Estate planning documents

Estate Planning: Create Peace of Mind for Your Tomorrow

Have you taken the time to consider the number of items you’ve accumulated over your lifetime? If you have, have you taken the next step and considered who you want your items to go to when you’re gone? Some of those items are sentimental and others might be assets that will carry your legacy. Ensuring your wishes are honored is what estate planning accomplishes.

What is estate planning?

Estate planning is developing and creating specific steps for the management of your wealth and assets. This is carried out both while you’re alive and in the event of your death. An effective estate plan should accomplish your important goals. These goals can include:

  • Ensuring intended heirs receive what you intend;
  • Minimizing unnecessary fees, costs, time delays, and taxes;
  • Allowing control of your estate to remain with who you choose;
  • Eliminating the necessity of a court appointed guardian if you become unable to manage your affairs;
  • Transferring your wealth in a private and personal manner.

Do I need estate planning?

The short answer is yes! Many believe only the rich need estate planning. That’s not true. Your home, a modest investment portfolio, and life insurance proceeds need to be protected. In many states, an estate will be subject to probate. Your estate may also be subject to taxes and other liens. Small or large, your estate should be protected.

What happens if I don’t have an estate plan?

It’s estimated around 70% of Americans don’t have an estate plan. Some believe estate planning is only for the wealthy, and others simply procrastinate until it’s too late. Don’t mislead yourself.

You will have an estate plan when you pass away. The courts will determine who receives your assets and wealth, and who the guardians of your children will be. Your loved ones will bear the burden of unnecessary fees, costs, taxes, and more. The probate system was designed as a mechanism to transfer your wealth and assets to heirs when you pass away or become disabled.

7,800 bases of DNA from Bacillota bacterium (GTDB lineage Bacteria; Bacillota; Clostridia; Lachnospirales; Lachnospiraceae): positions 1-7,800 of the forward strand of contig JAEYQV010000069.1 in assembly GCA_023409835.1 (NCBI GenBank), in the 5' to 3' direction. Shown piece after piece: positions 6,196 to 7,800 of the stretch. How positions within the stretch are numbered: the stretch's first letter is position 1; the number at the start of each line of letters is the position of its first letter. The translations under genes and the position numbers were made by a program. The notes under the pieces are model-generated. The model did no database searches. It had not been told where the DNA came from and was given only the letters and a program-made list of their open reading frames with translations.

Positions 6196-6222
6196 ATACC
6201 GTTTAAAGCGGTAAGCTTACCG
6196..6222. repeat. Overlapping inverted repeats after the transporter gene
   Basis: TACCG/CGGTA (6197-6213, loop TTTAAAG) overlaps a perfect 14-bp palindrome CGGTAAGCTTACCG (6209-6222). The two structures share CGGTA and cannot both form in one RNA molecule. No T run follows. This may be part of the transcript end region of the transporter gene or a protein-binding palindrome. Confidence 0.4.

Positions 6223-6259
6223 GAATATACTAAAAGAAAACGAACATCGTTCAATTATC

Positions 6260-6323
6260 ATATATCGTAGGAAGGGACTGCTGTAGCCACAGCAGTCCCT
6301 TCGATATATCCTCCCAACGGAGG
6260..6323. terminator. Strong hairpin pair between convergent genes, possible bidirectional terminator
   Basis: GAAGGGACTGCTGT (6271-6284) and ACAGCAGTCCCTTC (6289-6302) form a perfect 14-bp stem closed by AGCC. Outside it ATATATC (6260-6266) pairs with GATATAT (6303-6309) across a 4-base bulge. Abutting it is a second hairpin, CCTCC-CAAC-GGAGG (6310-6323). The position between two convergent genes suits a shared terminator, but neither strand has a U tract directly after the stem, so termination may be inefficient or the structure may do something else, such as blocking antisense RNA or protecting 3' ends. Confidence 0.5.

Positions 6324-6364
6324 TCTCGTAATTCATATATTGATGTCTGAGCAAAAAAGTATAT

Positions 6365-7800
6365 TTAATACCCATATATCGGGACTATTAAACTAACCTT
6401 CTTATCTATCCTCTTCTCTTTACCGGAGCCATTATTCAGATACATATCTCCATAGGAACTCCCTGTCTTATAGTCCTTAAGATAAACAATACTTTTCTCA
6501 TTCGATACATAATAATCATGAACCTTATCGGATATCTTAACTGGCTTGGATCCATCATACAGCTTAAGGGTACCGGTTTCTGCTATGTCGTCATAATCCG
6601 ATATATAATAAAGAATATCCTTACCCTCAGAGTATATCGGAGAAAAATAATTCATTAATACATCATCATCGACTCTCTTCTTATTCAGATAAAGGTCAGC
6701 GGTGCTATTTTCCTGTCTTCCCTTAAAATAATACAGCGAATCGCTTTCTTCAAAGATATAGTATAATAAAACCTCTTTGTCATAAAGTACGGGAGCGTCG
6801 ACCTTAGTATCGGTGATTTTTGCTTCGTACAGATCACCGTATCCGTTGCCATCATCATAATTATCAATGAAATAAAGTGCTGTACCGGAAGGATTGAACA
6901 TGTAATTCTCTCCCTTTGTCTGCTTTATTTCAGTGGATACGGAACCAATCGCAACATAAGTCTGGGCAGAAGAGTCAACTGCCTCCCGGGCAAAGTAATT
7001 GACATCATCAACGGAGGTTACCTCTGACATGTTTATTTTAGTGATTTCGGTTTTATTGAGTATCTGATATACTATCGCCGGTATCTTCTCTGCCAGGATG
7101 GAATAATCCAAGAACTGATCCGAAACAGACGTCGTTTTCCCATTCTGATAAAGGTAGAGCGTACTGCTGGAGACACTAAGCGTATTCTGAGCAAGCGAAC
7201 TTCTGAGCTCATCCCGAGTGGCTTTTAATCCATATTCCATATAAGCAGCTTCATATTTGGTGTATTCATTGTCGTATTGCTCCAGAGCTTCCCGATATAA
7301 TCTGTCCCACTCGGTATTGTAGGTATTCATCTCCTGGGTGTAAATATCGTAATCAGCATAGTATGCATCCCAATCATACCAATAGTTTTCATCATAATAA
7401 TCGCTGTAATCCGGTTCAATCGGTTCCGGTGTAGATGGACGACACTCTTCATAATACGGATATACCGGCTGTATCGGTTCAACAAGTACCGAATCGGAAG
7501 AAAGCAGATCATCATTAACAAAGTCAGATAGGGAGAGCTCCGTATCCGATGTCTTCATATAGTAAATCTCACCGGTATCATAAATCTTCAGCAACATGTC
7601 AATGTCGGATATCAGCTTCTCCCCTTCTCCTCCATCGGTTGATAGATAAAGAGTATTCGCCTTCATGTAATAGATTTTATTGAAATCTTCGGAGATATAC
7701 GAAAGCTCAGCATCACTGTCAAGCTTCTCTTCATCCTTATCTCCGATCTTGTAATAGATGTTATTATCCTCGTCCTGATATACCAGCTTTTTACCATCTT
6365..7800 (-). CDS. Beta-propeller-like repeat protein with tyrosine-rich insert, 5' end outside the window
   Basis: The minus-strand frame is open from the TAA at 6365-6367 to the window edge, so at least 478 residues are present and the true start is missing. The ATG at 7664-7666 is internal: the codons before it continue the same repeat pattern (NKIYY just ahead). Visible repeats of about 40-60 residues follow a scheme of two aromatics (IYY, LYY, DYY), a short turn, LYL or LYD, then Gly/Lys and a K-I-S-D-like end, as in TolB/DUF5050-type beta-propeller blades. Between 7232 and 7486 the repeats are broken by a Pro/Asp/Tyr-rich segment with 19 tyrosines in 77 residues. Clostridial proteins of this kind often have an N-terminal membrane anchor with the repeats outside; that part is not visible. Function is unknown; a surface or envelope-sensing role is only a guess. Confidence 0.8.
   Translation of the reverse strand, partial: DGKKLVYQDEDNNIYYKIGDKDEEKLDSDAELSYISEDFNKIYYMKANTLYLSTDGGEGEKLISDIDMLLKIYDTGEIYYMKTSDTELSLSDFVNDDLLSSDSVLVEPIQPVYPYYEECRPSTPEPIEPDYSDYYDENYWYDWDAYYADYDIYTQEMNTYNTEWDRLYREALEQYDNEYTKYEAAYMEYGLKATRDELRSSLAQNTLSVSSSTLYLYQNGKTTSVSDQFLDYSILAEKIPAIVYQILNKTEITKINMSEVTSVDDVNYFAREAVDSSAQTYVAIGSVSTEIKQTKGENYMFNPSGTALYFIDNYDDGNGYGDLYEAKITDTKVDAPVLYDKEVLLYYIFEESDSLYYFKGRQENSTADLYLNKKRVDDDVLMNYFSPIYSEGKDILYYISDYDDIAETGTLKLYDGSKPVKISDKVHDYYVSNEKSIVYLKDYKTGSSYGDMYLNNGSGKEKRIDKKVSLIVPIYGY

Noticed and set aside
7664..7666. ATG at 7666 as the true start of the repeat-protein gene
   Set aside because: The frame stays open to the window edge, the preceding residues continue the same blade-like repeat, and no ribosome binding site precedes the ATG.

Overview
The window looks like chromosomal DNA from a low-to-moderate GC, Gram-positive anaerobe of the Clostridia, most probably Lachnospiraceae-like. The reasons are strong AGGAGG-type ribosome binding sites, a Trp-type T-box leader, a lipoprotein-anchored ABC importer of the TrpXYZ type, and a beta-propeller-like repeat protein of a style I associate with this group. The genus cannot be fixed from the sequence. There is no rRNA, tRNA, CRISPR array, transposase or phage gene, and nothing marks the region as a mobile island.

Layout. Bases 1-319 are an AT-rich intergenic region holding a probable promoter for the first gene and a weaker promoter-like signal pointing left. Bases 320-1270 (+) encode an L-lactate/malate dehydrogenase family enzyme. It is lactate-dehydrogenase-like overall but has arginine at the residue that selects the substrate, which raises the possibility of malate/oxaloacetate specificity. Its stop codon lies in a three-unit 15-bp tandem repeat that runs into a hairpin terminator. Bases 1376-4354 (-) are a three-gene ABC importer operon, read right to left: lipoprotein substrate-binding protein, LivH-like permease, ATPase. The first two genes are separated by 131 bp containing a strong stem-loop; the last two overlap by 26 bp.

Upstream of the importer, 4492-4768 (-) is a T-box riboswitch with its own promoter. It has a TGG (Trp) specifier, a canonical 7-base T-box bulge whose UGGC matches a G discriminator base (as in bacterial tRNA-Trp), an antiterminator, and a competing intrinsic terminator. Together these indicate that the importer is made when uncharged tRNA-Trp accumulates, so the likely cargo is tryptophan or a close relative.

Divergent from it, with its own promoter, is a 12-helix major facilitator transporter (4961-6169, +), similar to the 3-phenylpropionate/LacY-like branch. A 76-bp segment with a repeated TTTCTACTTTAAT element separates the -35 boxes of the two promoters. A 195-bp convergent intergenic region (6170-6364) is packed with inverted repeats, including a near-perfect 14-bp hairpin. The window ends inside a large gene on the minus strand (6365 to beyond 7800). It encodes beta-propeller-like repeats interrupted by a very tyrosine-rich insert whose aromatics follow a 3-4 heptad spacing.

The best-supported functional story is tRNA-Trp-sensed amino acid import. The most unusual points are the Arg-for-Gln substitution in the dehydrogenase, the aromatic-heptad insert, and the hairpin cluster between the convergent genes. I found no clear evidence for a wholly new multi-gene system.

What are problems associated with probate?

Probate was intended to protect your heirs. However, probate can be a heavy burden for your loved ones and an expensive process to go through. Typically, you can expect to pay attorney fees, executory fees, appraisal fees, court fees, and bond premiums.

Depending on the complexity of your estate, probate may take up to 2 years. During this time, your loved ones have virtually no access to your assets. Every detail of your family’s financial status is available for public scrutiny.

There is a psychological impact often unconsidered. Court proceedings are a constant reminder of your passing or that of your loved ones.

Probate will likely occur in every state where assets are located.

Problems with probate can start before you pass away. Your property can be subject to supervision and control of a probate court while you’re alive through conservatorship.

What are my estate planning options?

You can choose to do nothing. A majority of Americans don’t have an estate plan. As a result, your state of residence effectively writes your Will for you and dictates how your property will be distributed.

You can have a Will which documents the transfer of your assets to your heirs. Know that a Will may not protect your family from the stress and expenses associated with probate, taxes, and time delays. Also, different states allow differing interpretations and clauses for wills. When you move from one state to another, revisions may be required.

Utilize joint tenancy when titling property and assets with another person. If one person passes away, the survivor automatically becomes sole owner. Though probate is avoided with the passing of the 1st owner, probate is required on the passing of the final survivor. Under joint tenancy, you may not be able to dispose of your assets without consent of the other owner. This could lead to an expensive and lengthy court intervention of the property in dispute. Additionally, there are capital gains tax concerns.

Utilize a trust that allows you to transfer your assets from yourself as an individual to yourself as the Trustee of the Trust. You manage your wealth and assets for your own benefit as the beneficiary. You maintain control over the assets, can make changes to terms of the trust, and can revoke the trust at any time.

Conclusion

Everyone should conduct some type of estate planning. Estate planning is not only for the rich. There are several documents you should have drafted to properly plan your estate. A properly planned estate will provide protection, probate avoidance, privacy, and peace of mind. Take the steps necessary today so the courts don’t need to.

To learn more about how we can help, schedule a no-obligation consultation. Together, let’s find out if what steps need to be taken during your journey, to and through, a happy retirement with estate planning. Contact us at (443) 906-1565 or mark@sentinelfp.com today!

About Mark

Mark Humphries, CFP® is the owner and financial advisor at Sentinel Financial Planning, a boutique, veteran-owned and operated investment management and financial planning firm. Mark focuses on helping federal government employees, military members, and business owners manage their investments and plan for retirement. As a former military service member and federal employee with over 10 years in the financial industry, he is familiar with the Federal Employee Retirement System (FERS) and the Thrift Savings Plan (TSP) and is uniquely qualified to serve his clientele.